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10-06-05, 08:28
6 Senators Urge Reassessment of Ties With Uzbekistan Ruler

New York Times

June 10, 2005


KIEV, Ukraine, June 8 - Six United States senators urged the Bush administration on Wednesday to reconsider its relationship with the authoritarian government in Uzbekistan, saying close association with a nation whose troops fired on demonstrators last month risked undermining the security of the United States.

The senators - four Republicans and two Democrats - also asked if the administration knew whether American-trained troops or American military equipment were used in the deadly crackdown, in Andijon, in northeastern Uzbekistan.

The senators' statement, in a letter sent to Secretary of State Condoleezza Rice and Secretary of Defense Donald H. Rumsfeld, exposed growing unease about ties between the United States' military and Uzbekistan's president, Islam A. Karimov, who emerged in 2001 as an important ally in the fight against Islamic terrorists. Copies were obtained by The New York Times from the staffs of two of the senators who signed the letter.

Mr. Karimov's government has long been criticized by the State Department, private aid organizations and the United Nations for its poor human rights record, repression of political opponents and use of torture. Yet it has managed to maintain strong ties with Washington, in part by granting the Pentagon access to an airbase near the Afghan border.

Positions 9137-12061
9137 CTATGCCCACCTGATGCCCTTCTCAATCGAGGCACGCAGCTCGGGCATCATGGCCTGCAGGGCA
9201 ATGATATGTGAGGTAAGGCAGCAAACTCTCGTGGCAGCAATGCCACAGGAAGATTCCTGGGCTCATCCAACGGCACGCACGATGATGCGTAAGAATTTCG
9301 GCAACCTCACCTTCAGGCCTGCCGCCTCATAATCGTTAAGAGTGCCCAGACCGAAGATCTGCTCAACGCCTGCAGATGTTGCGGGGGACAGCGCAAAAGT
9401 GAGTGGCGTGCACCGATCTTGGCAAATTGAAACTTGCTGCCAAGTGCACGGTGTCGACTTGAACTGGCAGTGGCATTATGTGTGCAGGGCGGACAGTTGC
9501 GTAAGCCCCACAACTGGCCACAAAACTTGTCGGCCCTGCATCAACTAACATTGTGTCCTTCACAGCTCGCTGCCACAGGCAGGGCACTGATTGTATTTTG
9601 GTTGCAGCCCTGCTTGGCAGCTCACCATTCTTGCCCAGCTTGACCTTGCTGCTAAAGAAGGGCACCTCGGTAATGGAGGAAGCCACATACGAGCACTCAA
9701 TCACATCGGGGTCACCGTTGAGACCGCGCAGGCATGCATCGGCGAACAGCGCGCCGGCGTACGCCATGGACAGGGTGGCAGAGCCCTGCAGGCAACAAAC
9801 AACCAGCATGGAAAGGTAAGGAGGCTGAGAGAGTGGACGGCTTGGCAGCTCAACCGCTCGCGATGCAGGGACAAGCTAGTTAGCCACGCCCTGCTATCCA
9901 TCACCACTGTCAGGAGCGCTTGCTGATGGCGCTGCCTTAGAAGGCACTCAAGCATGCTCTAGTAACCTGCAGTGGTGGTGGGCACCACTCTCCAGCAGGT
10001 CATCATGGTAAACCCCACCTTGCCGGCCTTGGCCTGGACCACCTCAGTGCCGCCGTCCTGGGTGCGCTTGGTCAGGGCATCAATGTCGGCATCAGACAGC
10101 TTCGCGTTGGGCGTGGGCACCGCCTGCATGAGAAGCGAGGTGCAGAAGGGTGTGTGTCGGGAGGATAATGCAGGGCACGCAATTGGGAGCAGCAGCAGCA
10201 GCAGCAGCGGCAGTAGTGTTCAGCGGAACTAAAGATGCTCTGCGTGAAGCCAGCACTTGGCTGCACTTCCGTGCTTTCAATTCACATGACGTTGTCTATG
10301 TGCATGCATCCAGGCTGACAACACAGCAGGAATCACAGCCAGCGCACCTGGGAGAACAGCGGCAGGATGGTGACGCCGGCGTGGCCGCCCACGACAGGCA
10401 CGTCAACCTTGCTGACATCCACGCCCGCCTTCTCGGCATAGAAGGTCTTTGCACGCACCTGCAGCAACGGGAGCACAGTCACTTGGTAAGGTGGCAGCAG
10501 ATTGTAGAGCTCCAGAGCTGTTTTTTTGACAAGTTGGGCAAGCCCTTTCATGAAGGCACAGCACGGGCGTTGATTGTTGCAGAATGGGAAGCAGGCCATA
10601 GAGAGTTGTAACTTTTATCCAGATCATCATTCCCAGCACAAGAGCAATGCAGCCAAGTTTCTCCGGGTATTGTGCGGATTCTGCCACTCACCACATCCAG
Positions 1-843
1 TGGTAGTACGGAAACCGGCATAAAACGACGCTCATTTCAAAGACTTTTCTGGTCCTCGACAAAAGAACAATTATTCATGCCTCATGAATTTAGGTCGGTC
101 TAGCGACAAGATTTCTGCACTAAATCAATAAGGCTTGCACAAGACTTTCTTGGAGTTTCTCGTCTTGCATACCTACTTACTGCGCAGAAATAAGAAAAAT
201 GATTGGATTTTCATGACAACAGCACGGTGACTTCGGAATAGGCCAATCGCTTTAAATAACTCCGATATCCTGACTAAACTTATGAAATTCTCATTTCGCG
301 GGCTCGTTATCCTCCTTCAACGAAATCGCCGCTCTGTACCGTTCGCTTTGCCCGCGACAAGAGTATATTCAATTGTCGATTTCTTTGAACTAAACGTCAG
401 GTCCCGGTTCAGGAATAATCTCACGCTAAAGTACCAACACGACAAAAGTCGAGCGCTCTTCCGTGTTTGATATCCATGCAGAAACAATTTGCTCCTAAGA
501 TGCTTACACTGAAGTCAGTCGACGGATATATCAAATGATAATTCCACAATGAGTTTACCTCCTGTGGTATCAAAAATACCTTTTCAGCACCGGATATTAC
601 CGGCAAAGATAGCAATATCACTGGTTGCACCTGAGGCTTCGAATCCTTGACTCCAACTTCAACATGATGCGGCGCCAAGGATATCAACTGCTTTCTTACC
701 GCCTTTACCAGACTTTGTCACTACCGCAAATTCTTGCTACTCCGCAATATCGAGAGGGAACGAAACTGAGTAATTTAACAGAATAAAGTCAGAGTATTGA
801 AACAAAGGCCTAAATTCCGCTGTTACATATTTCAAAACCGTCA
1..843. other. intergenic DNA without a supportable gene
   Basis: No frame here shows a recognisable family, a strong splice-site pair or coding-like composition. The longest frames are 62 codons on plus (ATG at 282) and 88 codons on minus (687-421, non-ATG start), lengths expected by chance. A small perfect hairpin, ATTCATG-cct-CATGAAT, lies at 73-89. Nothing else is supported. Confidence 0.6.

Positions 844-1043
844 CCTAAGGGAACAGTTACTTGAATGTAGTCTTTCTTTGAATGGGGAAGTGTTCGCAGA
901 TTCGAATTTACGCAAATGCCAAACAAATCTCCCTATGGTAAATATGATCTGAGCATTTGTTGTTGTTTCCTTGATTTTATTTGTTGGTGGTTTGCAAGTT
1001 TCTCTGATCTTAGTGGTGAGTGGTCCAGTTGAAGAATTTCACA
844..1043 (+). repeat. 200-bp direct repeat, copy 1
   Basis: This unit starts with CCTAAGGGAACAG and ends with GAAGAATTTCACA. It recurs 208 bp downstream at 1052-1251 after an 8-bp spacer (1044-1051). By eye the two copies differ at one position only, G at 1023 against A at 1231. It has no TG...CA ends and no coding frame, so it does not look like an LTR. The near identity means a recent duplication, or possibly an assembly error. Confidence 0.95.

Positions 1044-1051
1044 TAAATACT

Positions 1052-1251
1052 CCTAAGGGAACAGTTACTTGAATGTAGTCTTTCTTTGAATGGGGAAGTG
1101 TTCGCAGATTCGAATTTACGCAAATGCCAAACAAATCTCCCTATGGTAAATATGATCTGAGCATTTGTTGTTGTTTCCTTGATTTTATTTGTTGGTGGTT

Uzbek troops used rifle and machine-gun fire to crush a prison break and mass protest in Andijon. Uzbekistan has not yet cooperated in calls for an independent international investigation of the episode, which left at least 173 people dead.

An investigation released Tuesday by Human Rights Watch labeled the crackdown a massacre and said the death toll was in the hundreds - much higher than the official tally. It also noted that witnesses and journalists were being intimidated and in some cases arrested in the aftermath.

The United States has been slowly increasing its pressure on Uzbekistan in recent weeks; the senators' letter circulated on a day when that pressure moved up another notch. Speaking to reporters in Washington, Sean McCormack, a State Department spokesman, made clear that American officials believe more people were killed than the Uzbeks have admitted.

"I think our position would be that there have been many reliable eyewitness accounts to shooting by Uzbek forces of civilians," he said. "And I think what we know now is that hundreds of innocent civilians were killed."

"We support an international investigation into this incident," he added.

The senators posed several pointed questions to the administration, including what actions it would take if Uzbekistan continued to intimidate witnesses and block an investigation, and whether it was exploring "alternative basing arrangements."

They also cautioned against entering a long-term base deal, asking "What would be the likely fallout from America's deepening relationship with a government that brutally represses its people?" They concluded: "America's relationship with Uzbekistan cannot remain unchanged."

The letter was organized by Senator John McCain, Republican of Arizona, two Senate staff members said, and was signed by three other Republicans - Mike DeWine of Ohio, Lindsey Graham of South Carolina and John E. Sununu of New Hampshire - and two Democrats - Joseph R. Biden Jr. of Delaware and Patrick Leahy of Vermont.